By: Cyrus Adler
One of the South Atlantic states of the American Union, and one of the thirteen original states. In 1826 Isaac Harby estimated that there were 400 Jews in the state. Its principal town is Wilmington, the first Jewish settlers of which were Aaron Lazarus and Aaron Riviera. The former was born in Charleston, S. C., in 1777, and went to Wilmington in early manhood; he was interested in railroad projects. The latter was cashier of the Bank of Fear. In 1852 an organization was effected for burial services, but it was not until 1867 that a congregation was formed, with E. C. Myers as rabbi. This was permanently organized in 1873 under the name of "Temple of Israel." The synagogue was dedicated in 1876, and S. Mendelsohn was elected rabbi. In 1904 he was still discharging the duties of that office. Wilmington has, in addition, a club and a charitable society. Other communities exist at the following places: Asheville (two congregations and a cemetery; Philip S. Henry has a large estate, Zealandia, there); Charlotte (a ladies' aid society); Durham (a congregation); Goldsboro (Congregation Oheb Sholom, founded in 1883, and three charitable societies); Monroe (a small community, holding holy-day services); Newbern (a congregation); Raleigh (a cemetery, founded in 1870); Statesville (Congregation Emanuel, founded in 1883); Tarboro (Congregation Bnai Israel, founded in 1872); Windsor (holy-day services).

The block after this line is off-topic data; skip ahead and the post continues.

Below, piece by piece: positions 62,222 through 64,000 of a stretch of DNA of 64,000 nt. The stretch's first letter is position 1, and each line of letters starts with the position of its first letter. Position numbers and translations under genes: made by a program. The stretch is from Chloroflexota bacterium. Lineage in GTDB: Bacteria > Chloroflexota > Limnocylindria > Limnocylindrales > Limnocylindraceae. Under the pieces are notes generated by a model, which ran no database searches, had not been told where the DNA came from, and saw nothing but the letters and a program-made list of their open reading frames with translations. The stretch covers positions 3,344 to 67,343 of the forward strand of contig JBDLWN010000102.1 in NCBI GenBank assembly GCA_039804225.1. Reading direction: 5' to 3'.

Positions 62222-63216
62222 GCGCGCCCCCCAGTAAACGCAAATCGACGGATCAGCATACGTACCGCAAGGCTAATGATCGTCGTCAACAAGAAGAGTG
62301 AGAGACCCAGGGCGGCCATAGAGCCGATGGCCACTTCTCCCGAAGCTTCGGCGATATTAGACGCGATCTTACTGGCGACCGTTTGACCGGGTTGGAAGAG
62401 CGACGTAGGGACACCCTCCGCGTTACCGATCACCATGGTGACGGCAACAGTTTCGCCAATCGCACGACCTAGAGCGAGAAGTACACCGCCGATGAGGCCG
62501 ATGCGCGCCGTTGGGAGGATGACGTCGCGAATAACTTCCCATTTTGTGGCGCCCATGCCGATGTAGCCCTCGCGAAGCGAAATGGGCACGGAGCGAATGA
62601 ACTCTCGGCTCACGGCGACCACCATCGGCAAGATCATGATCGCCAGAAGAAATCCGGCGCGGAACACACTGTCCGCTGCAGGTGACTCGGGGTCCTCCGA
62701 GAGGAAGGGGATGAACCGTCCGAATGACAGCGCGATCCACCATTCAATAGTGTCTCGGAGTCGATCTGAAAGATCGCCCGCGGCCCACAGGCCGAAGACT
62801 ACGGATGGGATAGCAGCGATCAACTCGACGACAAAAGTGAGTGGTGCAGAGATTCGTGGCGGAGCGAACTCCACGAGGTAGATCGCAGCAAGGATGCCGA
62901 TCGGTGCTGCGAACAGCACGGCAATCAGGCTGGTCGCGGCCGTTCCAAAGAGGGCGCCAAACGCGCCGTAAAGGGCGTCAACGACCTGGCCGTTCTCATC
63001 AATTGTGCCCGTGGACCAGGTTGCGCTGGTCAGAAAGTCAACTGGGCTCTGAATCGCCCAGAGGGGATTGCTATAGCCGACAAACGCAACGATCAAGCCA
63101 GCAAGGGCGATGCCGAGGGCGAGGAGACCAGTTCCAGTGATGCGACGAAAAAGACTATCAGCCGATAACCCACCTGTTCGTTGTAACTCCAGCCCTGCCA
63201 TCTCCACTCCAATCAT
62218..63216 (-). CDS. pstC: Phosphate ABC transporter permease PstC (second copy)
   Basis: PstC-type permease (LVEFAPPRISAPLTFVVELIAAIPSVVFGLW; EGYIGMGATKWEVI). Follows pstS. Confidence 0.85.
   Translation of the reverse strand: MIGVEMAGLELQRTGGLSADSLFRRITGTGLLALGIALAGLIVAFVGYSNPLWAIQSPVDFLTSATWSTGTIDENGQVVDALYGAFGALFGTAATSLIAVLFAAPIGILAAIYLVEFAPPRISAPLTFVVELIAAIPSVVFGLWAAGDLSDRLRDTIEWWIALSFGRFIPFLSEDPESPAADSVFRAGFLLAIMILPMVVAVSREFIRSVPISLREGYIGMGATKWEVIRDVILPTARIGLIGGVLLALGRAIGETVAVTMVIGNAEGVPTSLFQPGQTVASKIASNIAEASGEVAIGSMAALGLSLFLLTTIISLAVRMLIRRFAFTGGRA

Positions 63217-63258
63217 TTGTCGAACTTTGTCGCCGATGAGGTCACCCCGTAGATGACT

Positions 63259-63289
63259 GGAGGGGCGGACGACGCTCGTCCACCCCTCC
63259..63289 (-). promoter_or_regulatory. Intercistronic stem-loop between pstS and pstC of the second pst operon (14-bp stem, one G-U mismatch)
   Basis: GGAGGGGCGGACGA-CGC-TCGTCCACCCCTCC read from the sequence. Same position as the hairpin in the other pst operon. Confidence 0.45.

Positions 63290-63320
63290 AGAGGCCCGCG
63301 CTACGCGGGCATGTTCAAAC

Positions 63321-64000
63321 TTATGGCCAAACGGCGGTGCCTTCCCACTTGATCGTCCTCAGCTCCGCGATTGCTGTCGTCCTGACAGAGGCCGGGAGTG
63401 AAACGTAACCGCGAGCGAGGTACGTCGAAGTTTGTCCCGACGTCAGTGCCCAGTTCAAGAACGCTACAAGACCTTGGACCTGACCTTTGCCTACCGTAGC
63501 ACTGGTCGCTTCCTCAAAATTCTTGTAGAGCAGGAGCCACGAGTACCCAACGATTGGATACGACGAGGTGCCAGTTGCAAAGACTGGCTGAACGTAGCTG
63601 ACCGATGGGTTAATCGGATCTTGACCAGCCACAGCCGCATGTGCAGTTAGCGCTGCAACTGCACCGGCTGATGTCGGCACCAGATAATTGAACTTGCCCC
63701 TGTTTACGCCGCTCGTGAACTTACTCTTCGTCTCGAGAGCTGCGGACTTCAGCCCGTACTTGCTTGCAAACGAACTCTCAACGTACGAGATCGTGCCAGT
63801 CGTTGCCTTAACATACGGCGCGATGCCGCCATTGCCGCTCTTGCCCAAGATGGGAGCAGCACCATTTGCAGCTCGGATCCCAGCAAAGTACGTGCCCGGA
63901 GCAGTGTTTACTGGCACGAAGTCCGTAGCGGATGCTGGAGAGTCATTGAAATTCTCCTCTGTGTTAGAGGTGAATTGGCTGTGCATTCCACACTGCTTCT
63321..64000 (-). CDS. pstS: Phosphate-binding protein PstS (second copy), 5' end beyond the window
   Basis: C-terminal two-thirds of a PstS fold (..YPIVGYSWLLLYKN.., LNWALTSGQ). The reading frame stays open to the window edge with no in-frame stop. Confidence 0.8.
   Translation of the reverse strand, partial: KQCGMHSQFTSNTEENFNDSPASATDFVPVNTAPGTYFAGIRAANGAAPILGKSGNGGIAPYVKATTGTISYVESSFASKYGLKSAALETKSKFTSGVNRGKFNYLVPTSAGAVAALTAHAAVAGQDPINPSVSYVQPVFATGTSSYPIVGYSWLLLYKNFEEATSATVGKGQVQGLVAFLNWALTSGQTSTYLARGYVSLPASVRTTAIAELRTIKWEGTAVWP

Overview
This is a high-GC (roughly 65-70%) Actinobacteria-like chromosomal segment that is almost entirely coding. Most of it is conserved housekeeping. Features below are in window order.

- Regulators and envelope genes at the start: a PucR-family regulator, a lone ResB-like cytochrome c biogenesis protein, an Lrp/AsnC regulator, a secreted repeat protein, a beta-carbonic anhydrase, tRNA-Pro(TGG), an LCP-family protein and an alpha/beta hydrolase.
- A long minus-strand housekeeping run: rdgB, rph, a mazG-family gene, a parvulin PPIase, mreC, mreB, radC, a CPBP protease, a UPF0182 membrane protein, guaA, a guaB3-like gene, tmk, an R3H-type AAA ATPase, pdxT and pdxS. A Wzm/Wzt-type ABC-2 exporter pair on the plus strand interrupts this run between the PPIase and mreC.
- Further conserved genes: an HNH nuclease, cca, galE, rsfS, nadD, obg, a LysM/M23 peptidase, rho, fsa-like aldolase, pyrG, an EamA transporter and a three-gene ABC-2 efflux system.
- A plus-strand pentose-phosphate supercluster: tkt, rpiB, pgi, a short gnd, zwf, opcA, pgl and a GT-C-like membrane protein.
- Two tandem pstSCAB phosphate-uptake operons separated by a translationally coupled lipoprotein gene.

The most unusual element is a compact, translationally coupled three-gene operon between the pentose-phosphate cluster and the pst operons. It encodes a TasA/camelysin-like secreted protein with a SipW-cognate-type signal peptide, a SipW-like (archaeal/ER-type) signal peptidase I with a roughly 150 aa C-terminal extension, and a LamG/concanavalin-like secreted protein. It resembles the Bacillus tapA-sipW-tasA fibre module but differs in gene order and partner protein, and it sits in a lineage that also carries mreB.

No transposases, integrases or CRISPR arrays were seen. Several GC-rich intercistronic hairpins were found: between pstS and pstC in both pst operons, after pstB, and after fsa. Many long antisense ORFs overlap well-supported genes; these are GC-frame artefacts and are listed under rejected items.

- Publications Am. Jew. Hist. Soc. No. 2, pp. 103, 106;
- Markens, The Hebrews in America, pp. 113-114;
- American Jewish Year Book, 5661 (1900-1).